She's developed her Spanish language fluency in classes with J.R. Pico, lecturer in Spanish, and credits him for teaching her that language is more than memorizing vocabulary.

"When you learn a language, it's not just the words, it's learning about the culture of the people," she said. "You can't learn a language without diving into the culture, and trying to live how they live. Language is a window into someone else's perspective."

Her experiences at IU Kokomo have been about more than just going to classes and studying. They've been about making connections, and learning about herself.

"I'm graduating with an experience I never could pay for," she said. "We have teachers here who really love what they do, and they want you to leave here a better person. That's what I love about this campus."

Indiana University Kokomo serves north central Indiana.

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KOKOMO, Ind. — Talal Al-Hammad graduates from Indiana University Kokomo not only with a degree, but with new understanding of American culture, and a desire to be a bridge between the United States and his home country.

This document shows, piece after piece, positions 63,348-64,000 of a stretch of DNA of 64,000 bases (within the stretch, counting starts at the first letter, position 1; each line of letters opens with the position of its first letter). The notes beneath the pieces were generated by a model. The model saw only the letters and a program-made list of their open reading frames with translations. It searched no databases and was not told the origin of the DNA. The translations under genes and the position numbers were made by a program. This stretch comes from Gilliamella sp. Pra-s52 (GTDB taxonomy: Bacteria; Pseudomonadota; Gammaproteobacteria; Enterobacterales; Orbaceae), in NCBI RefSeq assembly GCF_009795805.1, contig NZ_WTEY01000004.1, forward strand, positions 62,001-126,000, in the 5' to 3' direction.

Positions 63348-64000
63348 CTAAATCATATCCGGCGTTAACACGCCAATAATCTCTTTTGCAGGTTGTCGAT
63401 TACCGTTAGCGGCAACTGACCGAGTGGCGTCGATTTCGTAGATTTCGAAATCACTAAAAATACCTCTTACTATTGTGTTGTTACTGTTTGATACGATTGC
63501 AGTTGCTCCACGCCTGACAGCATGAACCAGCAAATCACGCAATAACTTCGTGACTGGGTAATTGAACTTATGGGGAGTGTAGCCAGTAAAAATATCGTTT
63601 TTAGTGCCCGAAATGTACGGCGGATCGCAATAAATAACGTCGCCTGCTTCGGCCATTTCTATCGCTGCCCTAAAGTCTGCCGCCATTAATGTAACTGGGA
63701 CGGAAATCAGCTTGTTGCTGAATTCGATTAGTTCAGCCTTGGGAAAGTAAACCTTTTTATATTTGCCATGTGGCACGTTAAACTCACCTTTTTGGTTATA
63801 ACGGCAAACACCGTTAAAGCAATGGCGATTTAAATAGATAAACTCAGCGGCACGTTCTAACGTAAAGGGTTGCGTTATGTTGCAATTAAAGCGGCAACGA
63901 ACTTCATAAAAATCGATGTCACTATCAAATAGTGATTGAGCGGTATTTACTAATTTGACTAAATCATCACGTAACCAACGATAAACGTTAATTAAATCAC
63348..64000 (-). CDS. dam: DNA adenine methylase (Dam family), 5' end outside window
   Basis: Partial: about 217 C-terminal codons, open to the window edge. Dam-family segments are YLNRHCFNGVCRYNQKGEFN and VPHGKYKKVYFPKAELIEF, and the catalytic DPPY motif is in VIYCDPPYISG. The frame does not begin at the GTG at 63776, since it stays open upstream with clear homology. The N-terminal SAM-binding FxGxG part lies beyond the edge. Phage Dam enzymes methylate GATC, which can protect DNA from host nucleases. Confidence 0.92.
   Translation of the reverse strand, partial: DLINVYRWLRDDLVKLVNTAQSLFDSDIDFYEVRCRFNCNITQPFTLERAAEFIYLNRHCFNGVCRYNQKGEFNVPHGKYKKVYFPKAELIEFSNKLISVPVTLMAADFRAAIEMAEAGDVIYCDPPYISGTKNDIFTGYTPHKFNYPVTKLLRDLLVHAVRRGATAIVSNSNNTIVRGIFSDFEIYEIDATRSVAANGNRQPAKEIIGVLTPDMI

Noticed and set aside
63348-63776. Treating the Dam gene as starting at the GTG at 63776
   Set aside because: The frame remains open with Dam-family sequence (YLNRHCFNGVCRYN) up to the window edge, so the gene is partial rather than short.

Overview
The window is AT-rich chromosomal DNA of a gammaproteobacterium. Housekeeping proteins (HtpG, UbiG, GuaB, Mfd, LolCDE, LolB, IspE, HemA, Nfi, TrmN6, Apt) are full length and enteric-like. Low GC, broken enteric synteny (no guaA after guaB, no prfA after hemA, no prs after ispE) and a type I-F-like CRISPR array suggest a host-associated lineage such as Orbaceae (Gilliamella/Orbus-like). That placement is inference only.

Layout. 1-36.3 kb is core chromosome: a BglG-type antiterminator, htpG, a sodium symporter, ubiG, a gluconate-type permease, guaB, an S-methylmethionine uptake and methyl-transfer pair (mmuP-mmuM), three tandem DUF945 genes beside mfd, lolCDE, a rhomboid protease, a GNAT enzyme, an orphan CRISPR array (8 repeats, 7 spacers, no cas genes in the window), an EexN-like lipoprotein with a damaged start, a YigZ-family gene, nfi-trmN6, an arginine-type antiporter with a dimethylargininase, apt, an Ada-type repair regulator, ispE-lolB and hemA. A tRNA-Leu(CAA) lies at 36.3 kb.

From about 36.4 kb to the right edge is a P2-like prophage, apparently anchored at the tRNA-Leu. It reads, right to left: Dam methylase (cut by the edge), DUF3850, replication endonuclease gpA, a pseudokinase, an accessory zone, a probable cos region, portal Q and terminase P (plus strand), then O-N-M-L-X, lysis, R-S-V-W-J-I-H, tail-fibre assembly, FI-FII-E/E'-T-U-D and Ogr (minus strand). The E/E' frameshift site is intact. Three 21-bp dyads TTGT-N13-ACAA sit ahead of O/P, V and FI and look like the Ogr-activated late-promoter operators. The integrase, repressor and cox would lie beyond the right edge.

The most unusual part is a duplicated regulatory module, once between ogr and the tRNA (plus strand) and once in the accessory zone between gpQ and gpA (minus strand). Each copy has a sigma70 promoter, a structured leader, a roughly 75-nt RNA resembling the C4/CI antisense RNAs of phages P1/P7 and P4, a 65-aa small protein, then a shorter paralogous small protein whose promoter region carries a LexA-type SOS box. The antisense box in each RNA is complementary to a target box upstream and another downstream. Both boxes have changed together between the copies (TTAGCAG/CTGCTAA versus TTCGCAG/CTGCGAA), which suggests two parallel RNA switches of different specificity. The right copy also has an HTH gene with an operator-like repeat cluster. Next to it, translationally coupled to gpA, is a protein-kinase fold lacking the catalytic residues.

Talal Al-HammadTalal Al-Hammad

Al-Hammad, 37, was the first of the current group of students from Saudi Arabia to enroll in the Master of Business Administration (M.B.A.) program, two years ago. He is taking his final class during the summer session.

"This has been a great investment in my future, to go to graduate school in the United States," he said. "I'm ready now to go home, and to be a link between Saudi and American countries. I leave here with good memories, and good friends."

His wife, Reem, also is finishing her graduate studies, in Indianapolis, and they plan to return home after the birth of their first child this fall.

His experience has been positive at IU Kokomo, as he has built relationships with faculty and his classmates. He believes both sides have benefitted from knowing one another.

"It's good when you are in a diverse environment, to learn about many points of view," he said. "You can look at things from different angles. Sometimes during class discussions, we can bring in examples from our experiences in our country, and add something new to the class."